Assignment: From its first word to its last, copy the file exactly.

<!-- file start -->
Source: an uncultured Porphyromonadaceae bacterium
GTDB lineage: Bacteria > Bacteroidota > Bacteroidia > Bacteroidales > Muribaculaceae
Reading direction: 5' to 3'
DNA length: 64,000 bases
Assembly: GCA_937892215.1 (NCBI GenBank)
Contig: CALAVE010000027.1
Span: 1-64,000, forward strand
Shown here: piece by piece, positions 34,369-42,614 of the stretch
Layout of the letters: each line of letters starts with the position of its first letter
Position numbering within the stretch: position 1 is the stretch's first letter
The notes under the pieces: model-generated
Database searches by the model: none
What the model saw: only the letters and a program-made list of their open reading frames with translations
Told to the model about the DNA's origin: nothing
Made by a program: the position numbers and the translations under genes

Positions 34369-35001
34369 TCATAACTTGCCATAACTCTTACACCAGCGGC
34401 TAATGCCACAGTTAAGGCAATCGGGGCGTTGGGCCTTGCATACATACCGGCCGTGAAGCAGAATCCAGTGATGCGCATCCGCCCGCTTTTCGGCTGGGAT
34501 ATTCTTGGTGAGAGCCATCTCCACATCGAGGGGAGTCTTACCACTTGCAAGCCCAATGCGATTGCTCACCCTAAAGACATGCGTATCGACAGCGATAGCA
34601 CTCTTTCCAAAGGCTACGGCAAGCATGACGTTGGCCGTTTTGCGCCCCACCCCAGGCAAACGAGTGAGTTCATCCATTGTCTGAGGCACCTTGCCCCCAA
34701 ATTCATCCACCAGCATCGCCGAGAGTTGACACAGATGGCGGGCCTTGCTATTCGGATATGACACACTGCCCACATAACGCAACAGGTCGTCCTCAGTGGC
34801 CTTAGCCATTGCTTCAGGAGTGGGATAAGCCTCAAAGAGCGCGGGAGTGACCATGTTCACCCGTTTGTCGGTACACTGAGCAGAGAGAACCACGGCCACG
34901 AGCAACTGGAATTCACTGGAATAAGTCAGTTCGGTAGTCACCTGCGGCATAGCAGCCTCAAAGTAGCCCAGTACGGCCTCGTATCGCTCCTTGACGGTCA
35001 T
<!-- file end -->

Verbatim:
Source: an uncultured Porphyromonadaceae bacterium
GTDB lineage: Bacteria > Bacteroidota > Bacteroidia > Bacteroidales > Muribaculaceae
Reading direction: 5' to 3'
DNA length: 64,000 bases
Assembly: GCA_937892215.1 (NCBI GenBank)
Contig: CALAVE010000027.1
Span: 1-64,000, forward strand
Shown here: piece by piece, positions 34,369-42,614 of the stretch
Layout of the letters: each line of letters starts with the position of its first letter
Position numbering within the stretch: position 1 is the stretch's first letter
The notes under the pieces: model-generated
Database searches by the model: none
What the model saw: only the letters and a program-made list of their open reading frames with translations
Told to the model about the DNA's origin: nothing
Made by a program: the position numbers and the translations under genes

Positions 34369-35001
34369 TCATAACTTGCCATAACTCTTACACCAGCGGC
34401 TAATGCCACAGTTAAGGCAATCGGGGCGTTGGGCCTTGCATACATACCGGCCGTGAAGCAGAATCCAGTGATGCGCATCCGCCCGCTTTTCGGCTGGGAT
34501 ATTCTTGGTGAGAGCCATCTCCACATCGAGGGGAGTCTTACCACTTGCAAGCCCAATGCGATTGCTCACCCTAAAGACATGCGTATCGACAGCGATAGCA
34601 CTCTTTCCAAAGGCTACGGCAAGCATGACGTTGGCCGTTTTGCGCCCCACCCCAGGCAAACGAGTGAGTTCATCCATTGTCTGAGGCACCTTGCCCCCAA
34701 ATTCATCCACCAGCATCGCCGAGAGTTGACACAGATGGCGGGCCTTGCTATTCGGATATGACACACTGCCCACATAACGCAACAGGTCGTCCTCAGTGGC
34801 CTTAGCCATTGCTTCAGGAGTGGGATAAGCCTCAAAGAGCGCGGGAGTGACCATGTTCACCCGTTTGTCGGTACACTGAGCAGAGAGAACCACGGCCACG
34901 AGCAACTGGAATTCACTGGAATAAGTCAGTTCGGTAGTCACCTGCGGCATAGCAGCCTCAAAGTAGCCCAGTACGGCCTCGTATCGCTCCTTGACGGTCA
35001 T